Those who believe the nonsense put forth by Autometric based on their incorrect representations of the wakes need to examine the photograph closely, and as you found, the first four are very obvious and not from a submarine torpedo. My theory is that the rooster tails were made by an aerial torpedo. If you move the rooster tails slightly to the left in the photograph, they line up almost perfectly with an aerial torpedo wake. The reason I say move them to the left is that one must allow for the wind that morning ..... look at the flag on Nevada's fantail.
There is a pattern to the wakes, and if you transfer the wakes to an overhead chart of the harbor, the pattern is extremely obvious and completely consistent with the way in which the torpedo bombers made their approaches and launches.
One problem is that four of the wakes cross at roughly the area where the rooster tails are located. They get confused and lost not only in the different wakes, but also in the flaws on the photo. There are numerous streaks and "ladders" on the photo as a result of the developing process, and a lot of detail is lost as a result. In addition to the lost detail, it makes it appear as though there are details that don't really exist.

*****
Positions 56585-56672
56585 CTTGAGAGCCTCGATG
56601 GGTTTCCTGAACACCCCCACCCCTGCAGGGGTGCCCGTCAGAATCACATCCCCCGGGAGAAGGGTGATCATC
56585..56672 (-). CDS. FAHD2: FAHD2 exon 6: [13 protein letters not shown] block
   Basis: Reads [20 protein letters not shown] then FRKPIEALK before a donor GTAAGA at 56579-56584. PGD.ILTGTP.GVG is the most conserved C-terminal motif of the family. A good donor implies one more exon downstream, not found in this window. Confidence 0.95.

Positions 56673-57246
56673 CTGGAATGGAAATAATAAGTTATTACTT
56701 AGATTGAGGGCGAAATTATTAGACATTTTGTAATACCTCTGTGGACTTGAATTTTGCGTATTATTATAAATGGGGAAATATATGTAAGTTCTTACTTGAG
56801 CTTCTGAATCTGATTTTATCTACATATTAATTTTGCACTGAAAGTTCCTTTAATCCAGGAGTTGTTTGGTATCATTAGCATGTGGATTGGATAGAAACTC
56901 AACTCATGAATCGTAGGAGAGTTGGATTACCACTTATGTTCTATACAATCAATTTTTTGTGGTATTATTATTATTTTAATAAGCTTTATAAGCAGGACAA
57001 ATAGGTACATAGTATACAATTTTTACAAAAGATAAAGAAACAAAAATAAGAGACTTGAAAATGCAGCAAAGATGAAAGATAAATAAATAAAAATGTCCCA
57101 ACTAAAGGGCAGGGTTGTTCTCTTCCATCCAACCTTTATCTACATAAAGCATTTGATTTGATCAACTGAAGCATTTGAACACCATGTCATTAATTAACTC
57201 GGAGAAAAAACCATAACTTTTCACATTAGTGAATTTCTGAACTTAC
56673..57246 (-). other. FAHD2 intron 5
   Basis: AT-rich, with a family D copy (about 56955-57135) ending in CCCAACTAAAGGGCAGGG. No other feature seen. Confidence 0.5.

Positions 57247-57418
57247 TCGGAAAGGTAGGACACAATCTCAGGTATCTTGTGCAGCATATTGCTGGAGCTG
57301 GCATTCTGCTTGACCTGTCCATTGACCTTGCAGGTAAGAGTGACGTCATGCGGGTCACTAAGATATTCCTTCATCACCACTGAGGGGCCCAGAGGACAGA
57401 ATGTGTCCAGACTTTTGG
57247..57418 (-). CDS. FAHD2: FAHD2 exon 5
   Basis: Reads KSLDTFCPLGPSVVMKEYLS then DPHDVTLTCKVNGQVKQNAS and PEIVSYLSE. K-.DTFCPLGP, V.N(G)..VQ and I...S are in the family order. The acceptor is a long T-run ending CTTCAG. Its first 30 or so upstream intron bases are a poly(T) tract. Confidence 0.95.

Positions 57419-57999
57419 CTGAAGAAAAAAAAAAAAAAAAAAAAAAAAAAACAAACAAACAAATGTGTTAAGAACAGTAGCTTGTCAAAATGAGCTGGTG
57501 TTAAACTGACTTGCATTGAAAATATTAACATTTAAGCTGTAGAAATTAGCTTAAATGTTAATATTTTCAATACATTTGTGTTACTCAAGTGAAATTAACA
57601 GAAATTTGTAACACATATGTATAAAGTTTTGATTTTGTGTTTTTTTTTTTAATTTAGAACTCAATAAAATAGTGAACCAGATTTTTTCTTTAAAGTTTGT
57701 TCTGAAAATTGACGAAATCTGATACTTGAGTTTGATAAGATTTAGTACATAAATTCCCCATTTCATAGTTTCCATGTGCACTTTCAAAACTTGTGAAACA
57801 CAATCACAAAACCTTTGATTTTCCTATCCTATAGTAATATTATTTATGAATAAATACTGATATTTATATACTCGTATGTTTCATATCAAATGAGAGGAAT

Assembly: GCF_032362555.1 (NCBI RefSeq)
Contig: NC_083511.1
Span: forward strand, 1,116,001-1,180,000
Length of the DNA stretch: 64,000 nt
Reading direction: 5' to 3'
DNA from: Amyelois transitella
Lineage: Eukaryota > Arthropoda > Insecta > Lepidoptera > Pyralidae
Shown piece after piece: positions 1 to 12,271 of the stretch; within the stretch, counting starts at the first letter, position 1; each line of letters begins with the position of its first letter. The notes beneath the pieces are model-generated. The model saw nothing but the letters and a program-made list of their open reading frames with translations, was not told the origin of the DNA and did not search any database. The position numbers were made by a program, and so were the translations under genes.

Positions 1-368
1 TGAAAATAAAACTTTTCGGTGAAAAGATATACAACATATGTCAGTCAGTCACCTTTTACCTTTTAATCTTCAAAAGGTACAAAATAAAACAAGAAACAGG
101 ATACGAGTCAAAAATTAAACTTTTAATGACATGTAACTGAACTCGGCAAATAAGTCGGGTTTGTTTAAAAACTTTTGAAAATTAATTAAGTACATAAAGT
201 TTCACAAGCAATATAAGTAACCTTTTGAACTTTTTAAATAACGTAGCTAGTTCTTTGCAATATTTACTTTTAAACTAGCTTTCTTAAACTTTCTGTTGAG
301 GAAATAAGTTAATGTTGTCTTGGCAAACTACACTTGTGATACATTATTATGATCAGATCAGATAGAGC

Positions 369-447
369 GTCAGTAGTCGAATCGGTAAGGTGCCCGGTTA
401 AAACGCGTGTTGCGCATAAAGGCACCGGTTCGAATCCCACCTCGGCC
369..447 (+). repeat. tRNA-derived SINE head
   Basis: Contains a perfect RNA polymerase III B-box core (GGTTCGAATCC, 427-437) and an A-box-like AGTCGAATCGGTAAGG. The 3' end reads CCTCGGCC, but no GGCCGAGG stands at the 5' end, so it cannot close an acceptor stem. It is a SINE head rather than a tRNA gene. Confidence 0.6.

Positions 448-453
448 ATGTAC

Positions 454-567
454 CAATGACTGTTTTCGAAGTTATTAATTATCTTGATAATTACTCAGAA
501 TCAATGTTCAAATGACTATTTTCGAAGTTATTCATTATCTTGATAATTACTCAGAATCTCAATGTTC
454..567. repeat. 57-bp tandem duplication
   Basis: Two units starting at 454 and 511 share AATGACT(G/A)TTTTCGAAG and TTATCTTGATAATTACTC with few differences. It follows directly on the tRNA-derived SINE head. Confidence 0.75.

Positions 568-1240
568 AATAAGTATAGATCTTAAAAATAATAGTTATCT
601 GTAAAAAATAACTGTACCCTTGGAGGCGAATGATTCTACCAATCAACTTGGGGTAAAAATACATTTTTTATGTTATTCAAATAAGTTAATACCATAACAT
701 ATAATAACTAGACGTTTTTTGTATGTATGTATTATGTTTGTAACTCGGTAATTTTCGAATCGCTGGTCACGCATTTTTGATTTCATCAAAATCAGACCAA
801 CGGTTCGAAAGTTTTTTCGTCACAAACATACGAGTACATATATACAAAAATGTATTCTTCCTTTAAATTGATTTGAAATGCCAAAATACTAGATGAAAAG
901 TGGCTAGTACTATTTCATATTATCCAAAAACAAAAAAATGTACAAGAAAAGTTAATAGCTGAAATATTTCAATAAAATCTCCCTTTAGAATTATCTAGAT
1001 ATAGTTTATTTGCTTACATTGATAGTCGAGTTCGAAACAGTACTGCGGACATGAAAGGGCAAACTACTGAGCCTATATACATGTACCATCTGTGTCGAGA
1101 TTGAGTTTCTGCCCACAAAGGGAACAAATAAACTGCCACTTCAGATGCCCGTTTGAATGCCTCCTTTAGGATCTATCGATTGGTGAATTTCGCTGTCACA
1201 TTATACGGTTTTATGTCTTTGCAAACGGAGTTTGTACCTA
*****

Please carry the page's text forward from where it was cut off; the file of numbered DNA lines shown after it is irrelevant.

By the way, I tried opening your link but it didn't work. Can you check it please?
Posted by Maltedfalcon on May 11 2001,3:34Sorry! the link should work now.
If it doesn't load when you first open it, hit your refresh button.
It's tough to tell which way the wind was blowing.
The map at:
Posted by Ken Hackler on May 11 2001,4:25Nevada's flag is blowing true, and in the same direction as the smoke that morning. Look at the other attack photos and you will see. The wind was blowing WSW most of the morning.